No 7 May 12th. 1785 Auteuil

Did you ever my dear Betsy see a person in real Life such as your imagination form'd of Sir Charles Grandison? The Baron de Stael the Sweedish Ambassador comes nearest to that Character in his Manners and personal appearence of any Gentleman I ever saw. The first time I saw him I was prejudic'd in his favour, for his countanance 142Commands your good opinion, it is animated intelligent sensible affable, and without being perfectly Beautifull, is most perfectly agreeable. Add to this a fine figure, and who can fail from being Charmed with the Baron de Stael?

He lives in a Grand Hotel, and his suite of apartments his furniture and his table are the most Elegant of any thing I have seen. Altho you dine upon plate in every noble House in France, I cannot say that you may see your face in it, but here the whole furniture of the table was burnished and shone with Royal Splendor. Seventy thousand Livres in plate will make no small figure, and that is what his Majesty gave him. The desert was servd in the richest China with knives, forks, and spoons of Gold. As you enter his apartments you pass through files of servants into his antichamber, in which is a Throne coverd with green velvet upon which is a Chair of State over which hangs the picture of his Royal Master. These thrones are common to all Ambassadors of the first order as they are the immediate representatives of the king. Through his antichamber you pass into the grand Saloon which is elegantly adornd with architecture, a Beautifull Lusture hanging from the middle. Settees Chairs and hangings of the richest Silk embroiderd with Gold, Marble Slabs upon fluted pillars round which wreaths of artificial flowers in Gold entwine. It is usual to find in all houses of fashion, as in this, several dozen of Chairs, all of which has stuft backs and cushings standing in double rows round the rooms. The dinning room was equally beautifull, being hung with Gobelin tapestry the coulours and figures of which resembled the most elegant painting. In this room were hair bottom mahogony back chairs and the first I have seen since I came to France, two small statues of a venus de Medicis and a venus de bel—(ask Miss Paine for the other Name,) were upon the Mantle peice, the latter however was the modestest of the kind, having something like a lose robe thrown partly over her.

From the Sweedish Ambassadors we went to visit the Dutchess of D'Anville, who is Mother to the Duke de Rouchfoucault.1 We found the old Lady sitting in an Easy chair, around her set a circle of Academicians and by her side a young Lady. Your uncle presented us, and the old Lady rose and as usual gave us a Salute. As she had no paint, I could put up with it, but when she approachd your cousin I could think of nothing but death taking hold of Hebe.2 The dutchess is near 80, very tall and lean. She was drest in a silk chimise with very large sleaves comeing half way down her arm, a large cape, no stays a black velvet Girdle round her waist. Some very rich lace in 143her chimise round her neck and in her sleaves, but the lace was not sufficient to cover the upper part of her neck which old time had harrow'd. She had no cap on, but a little black gauze Bonet which did not reach her Ears and tied under her chin, her venerable white hair in full view. The dress of old women and young girls in this Country is detestable to speak in the French stile. The latter at the age of Seven being cloathed exactly like a woman of 20 and the former have such a fantastical appearance3 that I cannot endure it. The old Lady has all the vivacity of a Young one. She is the most learned woman in France. Her house is the resort of all Men of literature with whom she converses upon the most abstruse subjects. She is of one of the most ancient as well as richest families in the kingdom. She askd very archly when Dr. Franklin was going to America; upon being told, says she, I have heard that he is a prophet there, alludeing to that text of Scripture, “a prophet is not without honour” &c.4 It was her husband who commanded the Fleet which once spread such terror in our Country.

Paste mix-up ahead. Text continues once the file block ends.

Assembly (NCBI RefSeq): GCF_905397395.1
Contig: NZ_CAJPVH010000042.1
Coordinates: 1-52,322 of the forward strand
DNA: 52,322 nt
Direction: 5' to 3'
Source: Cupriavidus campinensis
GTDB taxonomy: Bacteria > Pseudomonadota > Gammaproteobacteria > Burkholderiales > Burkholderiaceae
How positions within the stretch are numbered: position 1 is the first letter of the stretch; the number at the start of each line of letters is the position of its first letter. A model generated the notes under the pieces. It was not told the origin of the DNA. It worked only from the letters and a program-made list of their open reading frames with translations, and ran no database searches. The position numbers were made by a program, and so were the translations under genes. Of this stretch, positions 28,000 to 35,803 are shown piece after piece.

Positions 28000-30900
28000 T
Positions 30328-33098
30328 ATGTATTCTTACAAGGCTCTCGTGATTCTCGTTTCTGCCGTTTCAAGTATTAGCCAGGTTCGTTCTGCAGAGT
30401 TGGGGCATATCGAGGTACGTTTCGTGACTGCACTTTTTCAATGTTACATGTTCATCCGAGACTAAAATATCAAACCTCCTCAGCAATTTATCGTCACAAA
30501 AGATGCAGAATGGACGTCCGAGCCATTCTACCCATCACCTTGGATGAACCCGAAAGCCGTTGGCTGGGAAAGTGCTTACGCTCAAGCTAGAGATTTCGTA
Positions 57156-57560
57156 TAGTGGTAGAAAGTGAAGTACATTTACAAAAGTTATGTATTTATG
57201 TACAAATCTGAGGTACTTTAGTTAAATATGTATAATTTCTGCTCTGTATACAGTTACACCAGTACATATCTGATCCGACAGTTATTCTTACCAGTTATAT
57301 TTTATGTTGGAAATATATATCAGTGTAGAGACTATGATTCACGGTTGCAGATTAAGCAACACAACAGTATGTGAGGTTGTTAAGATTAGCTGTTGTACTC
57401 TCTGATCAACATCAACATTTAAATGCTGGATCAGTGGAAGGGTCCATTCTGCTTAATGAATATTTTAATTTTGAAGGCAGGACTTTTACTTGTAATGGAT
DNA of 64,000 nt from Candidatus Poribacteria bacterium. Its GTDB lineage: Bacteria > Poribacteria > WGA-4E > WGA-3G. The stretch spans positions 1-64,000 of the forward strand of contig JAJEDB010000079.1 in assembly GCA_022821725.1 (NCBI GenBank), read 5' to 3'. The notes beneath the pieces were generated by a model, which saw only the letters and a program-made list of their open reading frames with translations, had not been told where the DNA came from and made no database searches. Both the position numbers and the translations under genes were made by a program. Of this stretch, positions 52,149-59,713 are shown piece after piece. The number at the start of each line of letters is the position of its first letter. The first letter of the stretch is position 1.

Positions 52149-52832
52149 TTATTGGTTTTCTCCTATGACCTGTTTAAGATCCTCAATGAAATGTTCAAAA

Thus you have my yesterdays entertainment. The only pleasure which I shall feel to day, is that which I have taken in writing you this morning. I forgot to mention to you that several persons of high rank dined with us yesterday, but not one of them can claim a stroke of my pen after the Baron de Stael.

Adieu my dear Betsy your cousin leaves us in a few hours. I will gratify myself in thinking that he is going to his Friends. May heaven Bless him and prosper his Voyage. Yours affectionately

A. A

RC (MHi: Jacob Norton Papers); addressed: “Miss Eliza Cranch. Braintree Massachusetts”; docketed: “Letter from Mrs. A. Adams, to Miss Eliz. Cranch May 10 1785. (France).”


JA had met the Duchess d'Anville and her son upon his first arrival in Paris, in April 1778. The late Duc d'Anville, to whose military career AA refers at the end of this paragraph, had led the unsuccessful French expedition to recapture the fortress at Louisbourg in 1746, and had died, perhaps by his own hand, near the site of Halifax, Nova Scotia. From early reports, New Englanders had feared that d'Anville's expedition would be “a kind of Armada” (JA, Diary and Autobiography , 4:42, note 4 3 , 67). The Duchess's son, Louis Alexandre, Duc de La Rochefoucauld, was a leading philosophe and friend of America with a keen interest in American state constitutions. He was killed by a Revolutionary mob in 1792 (Hoefer, Nouv. biog. générale ).


The daughter of Hera and Zeus, and a cup-bearer to the gods, Hebe was a symbol of youthful beauty.


The words “woman of 20 and the former have such a fantastical appearance” have been made nearly illegible by a badly worn fold. This reading has been confirmed by AA, Letters, ed. CFA, 1848, p. 251.


“A prophet is not without honour, but in his own country, and among his own kin, and in his own house” (Mark 6:4; see also Matthew 13:57, and John 4:44).